The National Building Museum held a session on Sustainable Communities, which highlighted the latest changes to the LEED Neighborhood Development (ND) rating system, and featured one pilot project developed using LEED-ND in the Washington, D.C. area. LEED-ND will be fully launched as a rating system in late summer /early fall 2009. LEED-ND credit categories include: smart location and linkage; neighborhood pattern and design; and green infrastructure and buildings. LEED-ND can cover urban, rural, suburban, commercial, residential and mixed-use developments. Most of the 29 certified LEED-ND projects are urban, transit-oriented, and involve walking and biking. LEED-ND was developed through a partnership among U.S. Green Building Council (USGBC), Congress for New Urbanism (CNE), and the National Resource Defense Council (NRDC).
USGBC hopes LEED-ND will be the “national standard for green neighborhood development,” and become a powerful tool for combating surburban sprawl. USGBC sees auto-dependent surburban neighborhoods as a major source of unnecessary C02 emissions. Suburban houses are often hidden in cul-de-sacs, and stores, work places, and residences are often far apart from each other, leading to longer driving times (and increased emissions).
The LEED-ND team recently completed a review process based on results from 200 plus pilot projects, and updated the rating system. USGBC mentioned that the first round of comments yielded 5,200 comments, and this most recent round an additional 1,400. The rating system now includes credits outlined by the Sustainable Sites Initiative for wetlands, and requires new development LEED-ND master plans to include at least one LEED green building. In any green neighborhood, new buildings constructed must aim for improved water and energy efficiency. USGBC doesn’t want cities or communities to adopt LEED-ND as code, but hopes communities will incentivize LEED-ND-style developments, provide expedited review processes, and evaluate existing zoning codes / regulations against LEED-ND and remove barriers to sustainable communities.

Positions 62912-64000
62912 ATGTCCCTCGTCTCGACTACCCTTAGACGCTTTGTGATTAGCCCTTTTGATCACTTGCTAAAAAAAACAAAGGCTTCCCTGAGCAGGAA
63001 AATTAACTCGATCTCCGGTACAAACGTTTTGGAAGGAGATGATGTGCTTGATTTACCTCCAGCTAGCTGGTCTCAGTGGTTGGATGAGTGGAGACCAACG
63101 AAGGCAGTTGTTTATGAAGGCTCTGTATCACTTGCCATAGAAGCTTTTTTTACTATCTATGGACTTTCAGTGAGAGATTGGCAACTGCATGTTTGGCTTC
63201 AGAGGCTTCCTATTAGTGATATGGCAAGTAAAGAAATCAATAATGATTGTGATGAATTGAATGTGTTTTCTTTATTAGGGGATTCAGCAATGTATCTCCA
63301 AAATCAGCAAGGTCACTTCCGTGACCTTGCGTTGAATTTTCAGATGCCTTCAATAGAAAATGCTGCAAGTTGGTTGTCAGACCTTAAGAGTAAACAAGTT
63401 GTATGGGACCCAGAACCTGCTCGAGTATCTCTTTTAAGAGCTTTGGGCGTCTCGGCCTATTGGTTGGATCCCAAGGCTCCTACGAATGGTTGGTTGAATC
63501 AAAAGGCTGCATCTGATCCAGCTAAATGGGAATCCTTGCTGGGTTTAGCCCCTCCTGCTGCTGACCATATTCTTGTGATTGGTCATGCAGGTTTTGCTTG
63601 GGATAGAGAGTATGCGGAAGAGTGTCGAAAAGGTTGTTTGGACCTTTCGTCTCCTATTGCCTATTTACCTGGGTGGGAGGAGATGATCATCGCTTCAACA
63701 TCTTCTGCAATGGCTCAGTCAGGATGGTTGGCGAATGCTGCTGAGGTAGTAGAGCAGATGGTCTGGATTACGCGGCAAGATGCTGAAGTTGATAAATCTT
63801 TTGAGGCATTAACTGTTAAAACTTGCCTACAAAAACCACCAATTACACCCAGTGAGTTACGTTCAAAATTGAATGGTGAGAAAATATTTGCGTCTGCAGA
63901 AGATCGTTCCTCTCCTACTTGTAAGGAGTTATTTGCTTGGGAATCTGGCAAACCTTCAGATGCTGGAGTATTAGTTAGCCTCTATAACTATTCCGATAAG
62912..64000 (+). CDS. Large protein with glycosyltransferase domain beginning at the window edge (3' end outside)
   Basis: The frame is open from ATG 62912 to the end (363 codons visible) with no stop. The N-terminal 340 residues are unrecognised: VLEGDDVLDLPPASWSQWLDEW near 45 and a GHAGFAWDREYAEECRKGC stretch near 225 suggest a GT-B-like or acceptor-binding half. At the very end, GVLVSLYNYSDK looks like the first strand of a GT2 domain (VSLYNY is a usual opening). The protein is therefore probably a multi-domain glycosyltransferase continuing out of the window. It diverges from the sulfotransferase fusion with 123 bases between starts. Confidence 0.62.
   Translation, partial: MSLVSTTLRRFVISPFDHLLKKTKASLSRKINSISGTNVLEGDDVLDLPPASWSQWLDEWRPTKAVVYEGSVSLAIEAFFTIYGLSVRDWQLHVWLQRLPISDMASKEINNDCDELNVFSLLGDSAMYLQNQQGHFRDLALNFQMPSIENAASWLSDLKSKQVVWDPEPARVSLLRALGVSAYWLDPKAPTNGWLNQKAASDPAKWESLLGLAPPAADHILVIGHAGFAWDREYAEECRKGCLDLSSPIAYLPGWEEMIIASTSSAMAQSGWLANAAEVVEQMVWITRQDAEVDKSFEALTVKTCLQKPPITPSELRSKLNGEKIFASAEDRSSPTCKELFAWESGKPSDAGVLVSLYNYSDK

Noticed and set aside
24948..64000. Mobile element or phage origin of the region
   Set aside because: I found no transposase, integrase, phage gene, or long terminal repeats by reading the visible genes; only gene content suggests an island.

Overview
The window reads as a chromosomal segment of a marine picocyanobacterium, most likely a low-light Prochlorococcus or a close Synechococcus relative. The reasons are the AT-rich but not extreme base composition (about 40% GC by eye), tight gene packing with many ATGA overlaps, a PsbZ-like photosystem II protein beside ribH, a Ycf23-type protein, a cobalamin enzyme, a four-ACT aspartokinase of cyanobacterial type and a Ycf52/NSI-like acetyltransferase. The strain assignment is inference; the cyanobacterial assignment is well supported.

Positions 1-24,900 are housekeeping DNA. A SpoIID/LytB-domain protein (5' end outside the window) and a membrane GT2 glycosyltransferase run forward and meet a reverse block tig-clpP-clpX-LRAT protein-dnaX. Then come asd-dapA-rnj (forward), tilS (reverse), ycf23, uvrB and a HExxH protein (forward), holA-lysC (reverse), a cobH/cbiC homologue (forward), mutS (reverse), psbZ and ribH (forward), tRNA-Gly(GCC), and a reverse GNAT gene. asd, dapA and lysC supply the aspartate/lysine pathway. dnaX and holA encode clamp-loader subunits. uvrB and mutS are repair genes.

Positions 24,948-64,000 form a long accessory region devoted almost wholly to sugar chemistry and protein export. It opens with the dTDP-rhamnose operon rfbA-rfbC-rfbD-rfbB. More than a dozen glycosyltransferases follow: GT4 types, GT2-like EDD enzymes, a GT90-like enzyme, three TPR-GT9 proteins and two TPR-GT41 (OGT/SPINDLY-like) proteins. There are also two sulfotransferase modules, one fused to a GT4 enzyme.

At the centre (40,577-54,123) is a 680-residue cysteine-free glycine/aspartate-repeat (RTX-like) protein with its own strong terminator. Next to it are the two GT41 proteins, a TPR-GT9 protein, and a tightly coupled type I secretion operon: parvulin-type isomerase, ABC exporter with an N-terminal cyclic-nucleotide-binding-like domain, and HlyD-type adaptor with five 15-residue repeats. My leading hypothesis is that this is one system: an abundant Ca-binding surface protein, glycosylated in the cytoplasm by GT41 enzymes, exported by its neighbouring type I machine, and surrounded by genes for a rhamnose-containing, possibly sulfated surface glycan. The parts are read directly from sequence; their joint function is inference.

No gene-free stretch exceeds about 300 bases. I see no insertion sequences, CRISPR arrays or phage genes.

JBG Partners, a “sustainable community developer,” and developer of a LEED-ND pilot project in Maryland, argues that there must be a business case for sustainability. In developing a new transit-oriented development near Twinbrook Station just over the border with D.C., JBG Partners aimed at 26 acres of existing parking lots, replacing them with 1,595 multifamily residential units, 220,000 square feet of street front retail space, and acres of public open space with multiple parks and courtyards (read NRDC post on this).
JBG Partners explained that the LEED-ND certification process took seven months. Total fees included USD 14,000 for USGBC, and USD 45,000 for documentation. Some 200-250 hours were spent by the development team on LEED-ND certification. JBG said the project was in the middle of the LEED Gold standard. “There are always trade-offs with sustainable design.” For example, JBG said they received points for public participation, but those public comments yielded changes that deducted points. The community requested a park, but the new park’s lawn raised water usage, which led to the deductions.
JBG said there are new innovative financing schemes to package the high upfront costs associated with energy-efficient systems, which can yield major energy-use, water-use, and maintenance savings over time that can be passed onto tenants. An attendee also mentioned Fannie Mae’s transportation-efficient mortgages, which allow housing owners to take on larger mortgages if they live in transit-oriented developments that enable owners to cut transportation costs.
Image credit: NRDC Switchboard